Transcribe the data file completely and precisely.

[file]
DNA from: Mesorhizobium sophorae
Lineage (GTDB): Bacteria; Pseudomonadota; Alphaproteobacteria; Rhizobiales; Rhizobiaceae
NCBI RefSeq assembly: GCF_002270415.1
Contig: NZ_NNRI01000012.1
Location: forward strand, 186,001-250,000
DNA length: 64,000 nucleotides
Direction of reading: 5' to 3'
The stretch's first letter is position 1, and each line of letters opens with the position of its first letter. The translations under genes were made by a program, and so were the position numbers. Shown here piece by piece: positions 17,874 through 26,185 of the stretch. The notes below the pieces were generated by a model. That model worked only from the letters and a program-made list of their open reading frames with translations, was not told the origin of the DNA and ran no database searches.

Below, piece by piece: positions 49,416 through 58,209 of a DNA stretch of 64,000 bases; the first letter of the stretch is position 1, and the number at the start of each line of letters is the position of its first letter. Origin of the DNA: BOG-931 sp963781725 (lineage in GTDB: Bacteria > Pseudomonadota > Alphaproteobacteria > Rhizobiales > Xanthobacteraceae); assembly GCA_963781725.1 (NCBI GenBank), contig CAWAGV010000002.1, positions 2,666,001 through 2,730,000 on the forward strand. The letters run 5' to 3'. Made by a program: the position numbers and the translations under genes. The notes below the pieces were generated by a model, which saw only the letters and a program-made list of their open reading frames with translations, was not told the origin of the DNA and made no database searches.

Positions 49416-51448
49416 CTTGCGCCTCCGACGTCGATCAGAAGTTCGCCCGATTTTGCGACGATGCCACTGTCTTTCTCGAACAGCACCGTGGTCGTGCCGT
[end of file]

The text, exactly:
DNA from: Mesorhizobium sophorae
Lineage (GTDB): Bacteria; Pseudomonadota; Alphaproteobacteria; Rhizobiales; Rhizobiaceae
NCBI RefSeq assembly: GCF_002270415.1
Contig: NZ_NNRI01000012.1
Location: forward strand, 186,001-250,000
DNA length: 64,000 nucleotides
Direction of reading: 5' to 3'
The stretch's first letter is position 1, and each line of letters opens with the position of its first letter. The translations under genes were made by a program, and so were the position numbers. Shown here piece by piece: positions 17,874 through 26,185 of the stretch. The notes below the pieces were generated by a model. That model worked only from the letters and a program-made list of their open reading frames with translations, was not told the origin of the DNA and ran no database searches.

Below, piece by piece: positions 49,416 through 58,209 of a DNA stretch of 64,000 bases; the first letter of the stretch is position 1, and the number at the start of each line of letters is the position of its first letter. Origin of the DNA: BOG-931 sp963781725 (lineage in GTDB: Bacteria > Pseudomonadota > Alphaproteobacteria > Rhizobiales > Xanthobacteraceae); assembly GCA_963781725.1 (NCBI GenBank), contig CAWAGV010000002.1, positions 2,666,001 through 2,730,000 on the forward strand. The letters run 5' to 3'. Made by a program: the position numbers and the translations under genes. The notes below the pieces were generated by a model, which saw only the letters and a program-made list of their open reading frames with translations, was not told the origin of the DNA and made no database searches.

Positions 49416-51448
49416 CTTGCGCCTCCGACGTCGATCAGAAGTTCGCCCGATTTTGCGACGATGCCACTGTCTTTCTCGAACAGCACCGTGGTCGTGCCGT